In September 2019, Threads of Life became carbon neutral, purchasing our 2019 electricity from a small hydro generator in Sumatra and offsetting our 2019 fieldwork air travel emissions through a community small hydro generator in China. Going beyond carbon neutral, we have offset 200% of our emissions in line with bringing atmospheric CO2 levels back to the 350 parts per million that science estimates we need to achieve by 2100.

The weavers Threads of Life works with are on the front line of climate change. If we are to honour our commitment to support culture, livelihoods and the environment for these people, then Threads of Life must do what it can to address climate change.

Be they in the savannah woodlands of southeast Indonesia, or the forests of Sulawesi and Kalimantan, the weavers we work with are feeling the direct negative impacts of a warming climate. In southeast Indonesia, where rainfall is decreasing and becoming less predictable, food security is imperilled. Research into the potential impacts of climate change for the region make for sobering reading. A WWF paper (1) estimates up to 0.3C of warming per decade, 15% decline in rainfall across southern islands, and a 30-day delay in the monsoon after a 75% decrease in rainfall during the preceding dry season. And these predictions were made in 2007; most scenarios have been revised for the worse since then.

The website for the September 2019 Climate Strike says, “The climate crisis is an emergency – we want everyone to start acting like it. We demand climate justice for everyone. Our hotter planet is already hurting millions of people. If we don’t act now to transition fairly and swiftly away from fossil fuels to 100% renewable energy for all, the injustice of the climate crisis will only get worse. We need to act right now to stop burning fossil fuels and ensure a rapid energy revolution with equity, reparations and climate justice at its heart.” (2)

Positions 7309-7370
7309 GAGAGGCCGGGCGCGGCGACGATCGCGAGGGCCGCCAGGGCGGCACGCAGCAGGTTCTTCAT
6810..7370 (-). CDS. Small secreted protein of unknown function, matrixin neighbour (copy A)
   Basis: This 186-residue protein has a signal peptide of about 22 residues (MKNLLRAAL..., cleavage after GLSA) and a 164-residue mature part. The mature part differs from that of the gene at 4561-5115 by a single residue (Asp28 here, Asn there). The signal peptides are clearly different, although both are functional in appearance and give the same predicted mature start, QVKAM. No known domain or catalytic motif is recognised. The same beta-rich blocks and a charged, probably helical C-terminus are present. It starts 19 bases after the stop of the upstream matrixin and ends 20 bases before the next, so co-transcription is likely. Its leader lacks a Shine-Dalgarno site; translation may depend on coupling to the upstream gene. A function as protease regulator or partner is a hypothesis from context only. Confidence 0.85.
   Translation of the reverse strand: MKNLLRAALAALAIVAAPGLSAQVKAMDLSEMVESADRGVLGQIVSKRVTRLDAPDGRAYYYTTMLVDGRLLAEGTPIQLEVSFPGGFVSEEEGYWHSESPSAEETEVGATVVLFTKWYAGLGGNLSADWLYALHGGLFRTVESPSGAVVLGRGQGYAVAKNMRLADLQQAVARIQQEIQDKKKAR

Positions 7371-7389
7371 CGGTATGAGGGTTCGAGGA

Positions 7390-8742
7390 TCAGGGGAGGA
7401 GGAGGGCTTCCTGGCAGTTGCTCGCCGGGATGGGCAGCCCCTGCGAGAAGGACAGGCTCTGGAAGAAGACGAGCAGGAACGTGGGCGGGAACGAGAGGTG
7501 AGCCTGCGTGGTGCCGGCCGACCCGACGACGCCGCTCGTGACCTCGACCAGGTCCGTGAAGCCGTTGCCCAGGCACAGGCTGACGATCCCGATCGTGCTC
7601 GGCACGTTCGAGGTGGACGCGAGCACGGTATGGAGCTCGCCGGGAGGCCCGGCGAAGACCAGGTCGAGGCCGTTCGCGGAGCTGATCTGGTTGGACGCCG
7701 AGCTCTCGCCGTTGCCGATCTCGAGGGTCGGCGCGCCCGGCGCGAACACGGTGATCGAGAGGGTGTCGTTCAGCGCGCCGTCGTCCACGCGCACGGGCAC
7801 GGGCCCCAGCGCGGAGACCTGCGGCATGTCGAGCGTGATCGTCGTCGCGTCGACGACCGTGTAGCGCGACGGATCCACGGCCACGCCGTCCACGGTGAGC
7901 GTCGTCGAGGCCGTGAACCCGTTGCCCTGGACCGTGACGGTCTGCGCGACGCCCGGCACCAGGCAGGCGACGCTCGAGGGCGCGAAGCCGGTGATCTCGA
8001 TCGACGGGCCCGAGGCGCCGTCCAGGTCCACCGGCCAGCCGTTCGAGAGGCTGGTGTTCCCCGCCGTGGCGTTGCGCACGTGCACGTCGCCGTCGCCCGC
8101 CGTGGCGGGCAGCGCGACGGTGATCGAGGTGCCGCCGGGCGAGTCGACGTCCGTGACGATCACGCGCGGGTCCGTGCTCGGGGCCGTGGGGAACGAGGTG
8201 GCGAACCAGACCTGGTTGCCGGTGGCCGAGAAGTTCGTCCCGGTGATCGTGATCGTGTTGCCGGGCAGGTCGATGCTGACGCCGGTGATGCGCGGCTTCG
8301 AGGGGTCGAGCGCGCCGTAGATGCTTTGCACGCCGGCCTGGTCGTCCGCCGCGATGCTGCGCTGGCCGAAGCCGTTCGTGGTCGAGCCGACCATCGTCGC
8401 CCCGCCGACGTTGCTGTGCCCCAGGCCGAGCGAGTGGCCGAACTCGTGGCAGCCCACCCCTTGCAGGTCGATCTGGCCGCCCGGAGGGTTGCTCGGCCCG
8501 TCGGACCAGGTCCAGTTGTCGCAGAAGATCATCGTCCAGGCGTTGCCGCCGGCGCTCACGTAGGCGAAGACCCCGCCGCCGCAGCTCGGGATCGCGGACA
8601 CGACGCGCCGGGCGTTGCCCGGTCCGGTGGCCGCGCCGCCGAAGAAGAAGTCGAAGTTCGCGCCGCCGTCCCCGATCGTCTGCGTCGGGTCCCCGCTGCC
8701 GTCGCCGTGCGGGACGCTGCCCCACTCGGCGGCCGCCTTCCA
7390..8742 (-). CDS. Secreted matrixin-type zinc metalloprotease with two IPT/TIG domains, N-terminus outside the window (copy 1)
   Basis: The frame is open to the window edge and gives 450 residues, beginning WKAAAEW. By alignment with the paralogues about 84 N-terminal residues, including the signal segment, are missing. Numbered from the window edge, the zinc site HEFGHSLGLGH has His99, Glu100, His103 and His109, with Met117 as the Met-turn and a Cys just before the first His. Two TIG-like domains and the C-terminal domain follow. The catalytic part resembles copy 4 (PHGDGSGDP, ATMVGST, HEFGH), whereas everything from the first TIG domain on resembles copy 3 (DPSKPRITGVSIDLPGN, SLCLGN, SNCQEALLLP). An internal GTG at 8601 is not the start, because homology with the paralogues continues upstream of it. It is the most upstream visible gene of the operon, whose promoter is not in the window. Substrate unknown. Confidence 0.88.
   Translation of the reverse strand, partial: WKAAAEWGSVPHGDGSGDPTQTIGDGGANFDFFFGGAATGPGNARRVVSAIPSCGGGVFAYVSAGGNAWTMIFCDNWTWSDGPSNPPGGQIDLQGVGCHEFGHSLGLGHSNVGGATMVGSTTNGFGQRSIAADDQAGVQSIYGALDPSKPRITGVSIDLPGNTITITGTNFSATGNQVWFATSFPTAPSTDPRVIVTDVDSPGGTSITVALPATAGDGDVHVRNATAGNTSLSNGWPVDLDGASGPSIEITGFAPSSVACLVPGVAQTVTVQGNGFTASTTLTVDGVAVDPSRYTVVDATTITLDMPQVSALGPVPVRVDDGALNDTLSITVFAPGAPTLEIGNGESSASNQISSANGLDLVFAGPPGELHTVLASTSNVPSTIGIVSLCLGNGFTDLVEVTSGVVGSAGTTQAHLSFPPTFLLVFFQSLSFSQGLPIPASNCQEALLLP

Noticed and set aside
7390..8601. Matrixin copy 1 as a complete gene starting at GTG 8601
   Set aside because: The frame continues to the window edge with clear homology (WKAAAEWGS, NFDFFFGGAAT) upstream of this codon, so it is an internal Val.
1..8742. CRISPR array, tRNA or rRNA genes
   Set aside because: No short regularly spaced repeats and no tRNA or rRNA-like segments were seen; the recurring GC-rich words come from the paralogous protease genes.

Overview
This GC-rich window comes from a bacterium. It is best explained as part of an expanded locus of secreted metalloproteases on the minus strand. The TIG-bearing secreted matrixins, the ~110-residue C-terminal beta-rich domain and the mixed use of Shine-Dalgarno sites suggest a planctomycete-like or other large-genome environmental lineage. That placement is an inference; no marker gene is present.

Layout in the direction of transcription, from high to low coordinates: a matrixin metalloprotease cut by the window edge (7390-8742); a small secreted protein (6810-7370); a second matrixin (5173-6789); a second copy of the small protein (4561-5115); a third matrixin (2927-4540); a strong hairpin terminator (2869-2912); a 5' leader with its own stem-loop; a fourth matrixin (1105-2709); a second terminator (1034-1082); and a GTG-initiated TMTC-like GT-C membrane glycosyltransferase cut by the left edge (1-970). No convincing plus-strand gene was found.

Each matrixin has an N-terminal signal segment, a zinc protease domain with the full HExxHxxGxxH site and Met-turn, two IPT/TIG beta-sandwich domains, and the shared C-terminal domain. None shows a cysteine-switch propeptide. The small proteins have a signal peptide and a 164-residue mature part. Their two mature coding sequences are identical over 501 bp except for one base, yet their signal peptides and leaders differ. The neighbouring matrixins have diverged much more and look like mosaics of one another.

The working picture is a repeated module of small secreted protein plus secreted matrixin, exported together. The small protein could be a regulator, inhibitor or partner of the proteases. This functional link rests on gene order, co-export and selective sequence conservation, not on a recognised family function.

In parallel to this, the demands of the ongoing Extinction Rebellion protests (3) are threefold: tell the truth about climate change, reduce greenhouse gas emissions to net zero by 2025, and move beyond politics to make decisions on climate and ecological justice through a Citizens’ Assembly. These necessarily ambitious demands are aimed at governments, but could equally apply to corporations. As a for-profit enterprise, Threads of Life takes these demands deeply to heart and is seeking to abide by their spirit.

Acting now means Threads of Life’s operations becoming net zero carbon as soon as possible. I have been working on this since March (as you can read in this blog post). Initially I researched installing solar panels, but the policies of Indonesia’s national power company make that prohibitively expensive. I looked at solar heaters for our hot water needs, but found that they use solar power only 60% the time in Ubud, the rest of the time using mains electricity. Throughout all of this I have learned more and more about carbon credits, finding that when researched properly and purchased accountably, they need not be permits to pollute (4). Certainly, offsetting is not the whole answer, and is not a substitute for carbon sequestration, but it is a worthwhile stop-gap while those answers are found.